Study of Antigen Presentation and Antigen-Specific Immunomodulation in Multiple Sclerosis by T cell Receptor-mimic Antibodies
During autoimmune diseases, like Multiple Sclerosis (MS), the immune system is downregulated in a non-specific manner in order to reduce inflammation. Consequently, targeting and specifically inhibiting autoreactive T cells is highly desirable as a treatment for autoimmune disease. We hypothesize that during the inflammatory process in MS, APCs can present several myelin derived epitopes simultaneously and consequently activate a variety of autoreactive T cells. Accordingly, targeting one of these epitopes with T cell receptor- mimic (TCRm) antibody (Ab) could result in the elimination of specific APCs, thus prevent epitope spreading, decrease myelin-specific T cells` activation, affect differentiated T cell p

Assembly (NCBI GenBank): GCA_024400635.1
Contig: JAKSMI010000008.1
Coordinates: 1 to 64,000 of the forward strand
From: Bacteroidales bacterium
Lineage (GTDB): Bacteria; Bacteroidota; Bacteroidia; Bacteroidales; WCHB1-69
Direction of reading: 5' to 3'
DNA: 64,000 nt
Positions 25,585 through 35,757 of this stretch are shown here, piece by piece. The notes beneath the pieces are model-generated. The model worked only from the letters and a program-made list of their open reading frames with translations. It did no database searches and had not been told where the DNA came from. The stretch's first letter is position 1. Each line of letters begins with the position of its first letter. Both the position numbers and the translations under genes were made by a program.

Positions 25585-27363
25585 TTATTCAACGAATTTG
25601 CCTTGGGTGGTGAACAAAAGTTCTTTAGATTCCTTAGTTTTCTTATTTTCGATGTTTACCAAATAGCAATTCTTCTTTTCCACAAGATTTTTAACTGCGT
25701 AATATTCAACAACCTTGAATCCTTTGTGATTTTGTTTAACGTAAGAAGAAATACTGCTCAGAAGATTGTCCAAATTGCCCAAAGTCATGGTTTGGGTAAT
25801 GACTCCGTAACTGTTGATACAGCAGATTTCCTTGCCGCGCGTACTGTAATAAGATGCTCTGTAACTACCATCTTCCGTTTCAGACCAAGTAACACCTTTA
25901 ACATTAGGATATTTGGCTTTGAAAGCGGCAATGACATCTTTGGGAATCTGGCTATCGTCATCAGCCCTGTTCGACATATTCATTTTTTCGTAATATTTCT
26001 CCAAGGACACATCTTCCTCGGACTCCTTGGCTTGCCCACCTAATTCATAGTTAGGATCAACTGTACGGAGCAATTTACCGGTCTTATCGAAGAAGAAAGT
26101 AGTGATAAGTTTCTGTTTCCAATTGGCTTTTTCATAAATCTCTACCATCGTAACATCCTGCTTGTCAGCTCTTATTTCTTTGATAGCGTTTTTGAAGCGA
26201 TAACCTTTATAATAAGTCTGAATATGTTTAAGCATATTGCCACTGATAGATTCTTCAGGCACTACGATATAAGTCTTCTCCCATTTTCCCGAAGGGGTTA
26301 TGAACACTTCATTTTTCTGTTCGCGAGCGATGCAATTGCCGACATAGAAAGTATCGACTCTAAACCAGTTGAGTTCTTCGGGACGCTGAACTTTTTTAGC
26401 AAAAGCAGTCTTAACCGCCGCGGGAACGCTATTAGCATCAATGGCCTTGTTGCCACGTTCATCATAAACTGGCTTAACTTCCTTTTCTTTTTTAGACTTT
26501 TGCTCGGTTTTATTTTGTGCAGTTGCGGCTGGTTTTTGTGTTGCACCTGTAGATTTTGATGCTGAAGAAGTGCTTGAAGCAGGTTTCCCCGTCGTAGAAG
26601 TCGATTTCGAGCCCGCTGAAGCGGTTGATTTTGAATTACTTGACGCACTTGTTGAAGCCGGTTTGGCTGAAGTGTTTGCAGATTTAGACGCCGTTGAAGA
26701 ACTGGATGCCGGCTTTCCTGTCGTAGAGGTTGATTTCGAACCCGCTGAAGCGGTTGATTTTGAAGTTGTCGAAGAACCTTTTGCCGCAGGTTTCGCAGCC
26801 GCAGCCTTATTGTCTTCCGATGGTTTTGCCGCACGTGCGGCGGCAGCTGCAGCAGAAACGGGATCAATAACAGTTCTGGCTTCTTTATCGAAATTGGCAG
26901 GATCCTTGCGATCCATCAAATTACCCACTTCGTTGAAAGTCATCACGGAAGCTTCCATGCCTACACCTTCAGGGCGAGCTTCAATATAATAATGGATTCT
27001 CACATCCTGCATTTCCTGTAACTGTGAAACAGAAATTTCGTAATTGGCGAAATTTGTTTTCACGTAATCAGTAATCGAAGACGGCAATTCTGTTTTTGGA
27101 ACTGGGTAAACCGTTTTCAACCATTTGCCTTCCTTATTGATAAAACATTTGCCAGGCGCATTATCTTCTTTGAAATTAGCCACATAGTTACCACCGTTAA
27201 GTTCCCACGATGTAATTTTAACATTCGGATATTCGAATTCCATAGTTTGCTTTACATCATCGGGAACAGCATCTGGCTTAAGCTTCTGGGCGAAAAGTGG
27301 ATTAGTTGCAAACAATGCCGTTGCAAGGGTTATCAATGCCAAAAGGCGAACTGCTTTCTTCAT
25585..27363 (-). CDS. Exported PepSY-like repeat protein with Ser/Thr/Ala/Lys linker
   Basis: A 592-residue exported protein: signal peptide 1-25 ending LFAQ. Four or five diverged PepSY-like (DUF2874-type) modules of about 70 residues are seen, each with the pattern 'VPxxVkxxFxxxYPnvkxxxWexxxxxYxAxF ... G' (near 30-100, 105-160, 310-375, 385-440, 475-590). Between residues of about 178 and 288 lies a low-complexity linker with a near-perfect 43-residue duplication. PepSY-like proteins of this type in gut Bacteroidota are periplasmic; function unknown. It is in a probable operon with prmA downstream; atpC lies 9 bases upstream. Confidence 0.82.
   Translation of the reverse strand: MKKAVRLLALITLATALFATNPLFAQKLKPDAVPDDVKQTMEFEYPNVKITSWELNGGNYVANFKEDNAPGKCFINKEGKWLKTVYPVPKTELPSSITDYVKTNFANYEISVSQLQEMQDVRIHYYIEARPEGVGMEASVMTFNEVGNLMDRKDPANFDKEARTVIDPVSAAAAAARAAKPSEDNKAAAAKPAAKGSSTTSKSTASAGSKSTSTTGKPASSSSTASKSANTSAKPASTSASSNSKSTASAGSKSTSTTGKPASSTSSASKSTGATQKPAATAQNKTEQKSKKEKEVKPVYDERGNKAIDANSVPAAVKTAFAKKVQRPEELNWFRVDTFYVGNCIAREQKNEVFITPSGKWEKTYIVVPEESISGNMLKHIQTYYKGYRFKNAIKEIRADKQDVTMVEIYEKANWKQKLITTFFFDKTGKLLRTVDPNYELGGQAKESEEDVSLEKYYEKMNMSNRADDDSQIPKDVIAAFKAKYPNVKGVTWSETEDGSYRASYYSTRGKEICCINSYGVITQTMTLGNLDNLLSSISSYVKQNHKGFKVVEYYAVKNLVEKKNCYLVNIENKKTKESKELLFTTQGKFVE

opulations and most importantly decrease disease exacerbation. To this end, we have isolated and characterized two TCRm Abs directed against MOG 35-55/ HLA-DR2 epitopes. These TCRm Abs can obtain their function via two mechanisms of action: (i) block peptide-MHC interactions between pathogenic T cells and APCs, and (ii) specifically eliminate APCs presenting MS-associated autoantigens by ADCC or CDC. The TCRm Abs exhibit specific inhibition of T cell proliferation in vitro and ex vivo. Moreover, the TCRm Abs were able to mediate specific killing of MOG- presenting APCs. According to these data, antigen-specific TCRm Abs are valuable molecules that may facilitate important studies related to antigen presentation in autoimmunity and contribute to the development of innovative therapeutic and diagnostic agents for treating autoimmune disorders such as MS.